A number of reports released over the last 18 months show a growing problem of damp in the UK. A survey in 2014 carried out by Ipsos Mori for the Energy Saving Trust found that 38% of Britons complain about condensation, and 29% report problems with mould, which is often put down to Britain having some of the oldest and dampest housing stock in western Europe.
Following this, a report in 2015 by the Building Research Institute (BRI) put the UK housing sector on ‘damp alert’. The report also set out how cavity wall insulation was leading to damp problems for Welsh social landlords and tenants.
As a specialist in liquid coatings, we at Alltimes are always looking for easy and inexpensive roofing and facade solutions for our clients, and when aiming to provide a solution to damp and improving energy efficiency in buildings, the solution came from Denmark. The company, ISO Paint Nordic, is based in Denmark and has over 45 years of experience in producing, developing and marketing roof and facade paints and wall waterproofing products.
The ISO product range utilises nanotechnology. This means that, rather than the impregnations acting as a coating, the molecules actually combine with the brick, concrete or tiles to protect surfaces. Once applied, the surface will then repel oil, water, dirt, stunt the growth of moss and algae, and improve the material’s durability. The products are very easy to use and can be applied with a brush, roller or even a garden sprayer.
It is important to point out that these products are not a substitute for facades or insulation, but they are a simple and cost effective way to protect homes from damp, which in turn creates many energy efficiency savings.
One way that you can improve a building’s ability to fight damp is through the use of Iso Dry Creme Extreme. The product lasts for over 20 years and is designed to perform in wet climates. With water and frost being the main cause of damage to brick and stone facades, the objective is to keep water out of building materials, while at the same time allowing moisture and air to pass through them.
Iso Dry Creme Extreme can completely waterproof walls, while still allowing them to breathe – an important aspect to consider when it comes to damp, as many sealants protect from the outside but also trap moisture on the inside of a wall. A similar product, called Procover, is available for use on paving, terraces and concrete flooring, and features a self-cleaning effect which works against pollution and dirt.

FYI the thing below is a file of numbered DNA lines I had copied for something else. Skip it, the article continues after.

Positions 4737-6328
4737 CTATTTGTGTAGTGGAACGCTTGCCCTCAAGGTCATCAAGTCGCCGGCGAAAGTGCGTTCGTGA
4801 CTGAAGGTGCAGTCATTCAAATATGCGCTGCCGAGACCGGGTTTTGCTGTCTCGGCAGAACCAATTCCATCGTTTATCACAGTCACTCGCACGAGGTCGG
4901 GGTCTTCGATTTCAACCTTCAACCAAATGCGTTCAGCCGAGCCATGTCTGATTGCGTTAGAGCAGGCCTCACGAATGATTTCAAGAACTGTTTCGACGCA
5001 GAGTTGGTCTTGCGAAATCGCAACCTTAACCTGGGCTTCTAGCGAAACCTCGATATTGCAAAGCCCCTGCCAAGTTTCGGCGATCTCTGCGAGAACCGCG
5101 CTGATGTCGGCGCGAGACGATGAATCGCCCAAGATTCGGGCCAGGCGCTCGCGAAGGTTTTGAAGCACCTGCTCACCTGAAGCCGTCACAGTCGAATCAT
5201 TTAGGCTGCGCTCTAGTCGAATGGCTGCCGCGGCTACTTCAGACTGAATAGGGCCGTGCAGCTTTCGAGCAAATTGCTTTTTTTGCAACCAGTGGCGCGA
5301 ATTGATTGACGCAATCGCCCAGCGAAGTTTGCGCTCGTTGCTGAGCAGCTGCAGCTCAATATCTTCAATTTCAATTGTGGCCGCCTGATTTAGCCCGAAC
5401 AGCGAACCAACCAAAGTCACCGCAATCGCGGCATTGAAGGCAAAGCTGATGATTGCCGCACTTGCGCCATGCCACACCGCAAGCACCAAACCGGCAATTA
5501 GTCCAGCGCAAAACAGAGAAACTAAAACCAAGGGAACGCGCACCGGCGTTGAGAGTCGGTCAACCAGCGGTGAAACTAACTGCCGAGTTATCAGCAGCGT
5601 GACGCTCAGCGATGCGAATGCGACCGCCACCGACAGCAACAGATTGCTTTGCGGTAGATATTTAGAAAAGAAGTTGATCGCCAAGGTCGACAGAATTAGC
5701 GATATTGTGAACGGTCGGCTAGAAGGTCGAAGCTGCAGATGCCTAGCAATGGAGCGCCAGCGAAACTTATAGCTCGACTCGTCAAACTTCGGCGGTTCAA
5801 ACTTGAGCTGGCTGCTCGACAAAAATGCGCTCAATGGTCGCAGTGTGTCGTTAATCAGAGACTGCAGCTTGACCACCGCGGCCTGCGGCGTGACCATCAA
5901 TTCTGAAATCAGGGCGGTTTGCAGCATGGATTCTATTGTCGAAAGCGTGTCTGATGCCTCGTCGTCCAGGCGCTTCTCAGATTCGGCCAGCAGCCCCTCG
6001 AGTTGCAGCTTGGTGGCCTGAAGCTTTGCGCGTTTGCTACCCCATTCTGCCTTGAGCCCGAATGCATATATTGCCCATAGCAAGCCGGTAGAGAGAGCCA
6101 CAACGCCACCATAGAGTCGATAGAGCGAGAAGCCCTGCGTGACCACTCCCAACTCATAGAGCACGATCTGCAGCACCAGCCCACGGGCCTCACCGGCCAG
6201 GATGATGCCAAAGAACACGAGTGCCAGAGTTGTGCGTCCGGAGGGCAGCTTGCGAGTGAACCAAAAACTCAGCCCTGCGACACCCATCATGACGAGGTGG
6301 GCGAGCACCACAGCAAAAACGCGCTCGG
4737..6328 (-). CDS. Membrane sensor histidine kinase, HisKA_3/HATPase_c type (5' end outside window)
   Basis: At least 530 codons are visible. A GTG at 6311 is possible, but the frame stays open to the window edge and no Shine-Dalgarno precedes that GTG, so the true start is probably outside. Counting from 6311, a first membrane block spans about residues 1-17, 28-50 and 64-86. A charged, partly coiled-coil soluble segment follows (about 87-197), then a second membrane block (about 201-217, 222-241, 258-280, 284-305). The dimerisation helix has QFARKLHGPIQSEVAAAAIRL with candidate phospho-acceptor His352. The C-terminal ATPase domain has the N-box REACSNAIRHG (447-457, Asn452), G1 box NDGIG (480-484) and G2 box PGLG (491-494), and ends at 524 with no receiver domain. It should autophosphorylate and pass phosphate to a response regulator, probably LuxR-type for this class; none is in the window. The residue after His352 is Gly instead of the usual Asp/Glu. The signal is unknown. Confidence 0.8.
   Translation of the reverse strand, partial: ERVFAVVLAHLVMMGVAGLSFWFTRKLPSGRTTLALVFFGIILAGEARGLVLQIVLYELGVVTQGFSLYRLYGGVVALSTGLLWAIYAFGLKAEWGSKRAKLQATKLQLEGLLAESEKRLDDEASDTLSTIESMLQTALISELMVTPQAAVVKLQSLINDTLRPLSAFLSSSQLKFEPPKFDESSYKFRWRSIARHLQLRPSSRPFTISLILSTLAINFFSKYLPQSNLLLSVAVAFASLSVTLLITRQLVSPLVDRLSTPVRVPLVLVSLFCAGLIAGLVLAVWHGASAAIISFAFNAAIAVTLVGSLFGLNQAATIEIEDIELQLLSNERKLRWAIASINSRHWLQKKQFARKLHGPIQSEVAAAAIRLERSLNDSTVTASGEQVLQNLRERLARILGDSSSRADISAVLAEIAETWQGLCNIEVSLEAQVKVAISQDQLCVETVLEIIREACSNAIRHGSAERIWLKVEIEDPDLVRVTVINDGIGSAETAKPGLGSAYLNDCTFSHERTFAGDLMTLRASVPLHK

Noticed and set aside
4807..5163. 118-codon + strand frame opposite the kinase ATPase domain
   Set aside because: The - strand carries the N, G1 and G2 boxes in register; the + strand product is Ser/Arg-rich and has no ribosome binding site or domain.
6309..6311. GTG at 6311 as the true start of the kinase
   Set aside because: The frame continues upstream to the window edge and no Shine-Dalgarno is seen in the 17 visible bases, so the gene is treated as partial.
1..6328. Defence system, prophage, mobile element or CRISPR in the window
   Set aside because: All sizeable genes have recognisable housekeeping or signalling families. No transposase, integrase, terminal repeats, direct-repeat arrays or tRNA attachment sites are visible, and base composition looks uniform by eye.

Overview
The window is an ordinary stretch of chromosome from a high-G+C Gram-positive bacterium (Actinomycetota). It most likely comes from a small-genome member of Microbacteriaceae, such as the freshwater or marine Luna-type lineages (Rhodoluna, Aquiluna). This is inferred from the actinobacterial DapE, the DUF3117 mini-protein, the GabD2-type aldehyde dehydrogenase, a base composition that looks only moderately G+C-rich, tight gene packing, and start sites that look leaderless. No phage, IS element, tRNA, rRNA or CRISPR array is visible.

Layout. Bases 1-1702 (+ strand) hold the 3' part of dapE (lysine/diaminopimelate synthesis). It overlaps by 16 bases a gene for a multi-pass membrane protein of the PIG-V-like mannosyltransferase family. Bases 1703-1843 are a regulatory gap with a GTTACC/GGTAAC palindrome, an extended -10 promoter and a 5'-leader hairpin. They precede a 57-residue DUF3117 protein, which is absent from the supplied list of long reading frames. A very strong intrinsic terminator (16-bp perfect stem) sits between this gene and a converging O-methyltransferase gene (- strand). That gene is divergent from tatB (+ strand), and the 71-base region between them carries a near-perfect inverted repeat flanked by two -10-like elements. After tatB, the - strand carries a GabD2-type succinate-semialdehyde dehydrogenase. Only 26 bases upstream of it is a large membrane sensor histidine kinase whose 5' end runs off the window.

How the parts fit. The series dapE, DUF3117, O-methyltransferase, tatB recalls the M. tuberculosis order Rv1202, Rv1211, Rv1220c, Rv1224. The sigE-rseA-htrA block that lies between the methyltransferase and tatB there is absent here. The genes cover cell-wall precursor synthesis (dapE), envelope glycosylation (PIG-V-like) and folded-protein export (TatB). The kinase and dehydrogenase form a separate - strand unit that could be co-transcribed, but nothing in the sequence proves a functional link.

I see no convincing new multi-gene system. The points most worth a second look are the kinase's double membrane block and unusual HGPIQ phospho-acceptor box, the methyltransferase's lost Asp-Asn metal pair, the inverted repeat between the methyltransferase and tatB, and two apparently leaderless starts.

While Iso Dry Creme Extreme works better in poor conditions, the following product works best when the sun is out. Called Climate Cooler Catalyst, it featured in Sustainia’s list of the top 100 sustainable products in 2015, and is one of only ten building products to receive this recognition this year. The study undertaken by Sustainia covers over 1,500 projects and businesses across six continents. The reason it won is because the roof and facade paint and coating is a 2-in-1 product.
The built-in catalysers use UV light from the sun and humidity from the air to break down harmful nitrogen oxides (NOx) into harmless salts. According to the company, 1,000 m² of the coating is able to prevent NOx gases equal to driving a car for 30,000 km.
At the same time as reducing NOx gases, the coating reflects up to 80% of the sun’s rays and reduces surface temperatures by up to 30%, keeping roofs and facades cooler compared to untreated surfaces and reducing cooling costs. The cooling effect is greater in warm climates, but, even in Scandinavia, a case study by the Danish Technological Institute has shown a cooling effect of 5°C inside a house. The key difference is that this product cools surfaces even in dark colours and, unlike other products, it doesn’t rely on it being white to simply reflect the light.
As well as having enviable sustainability credentials, it is also makes financial sense for those who spend a lot of money on air conditioning, as there are great potential savings in energy used for cooling. For example, on flat roofs where refrigeration equipment is often placed, the reduction of the heat reduces the power consumption for air conditioning, therefore reducing wear on the cooling machines.
In Copenhagen, some of these savings have already been demonstrated. The Clarion Hotel was the first in the country to treat its roofs with the product and has since achieved a 10% reduction in its annual energy bill after application, equivalent to a payback time of less than two years, and also saved 27 tonnes of CO2 a year.
With cities around the world facing problems of harmful air pollution, rising energy costs and issues with damp housing stock, these simple solutions, while not the full cure, offer easy alternatives.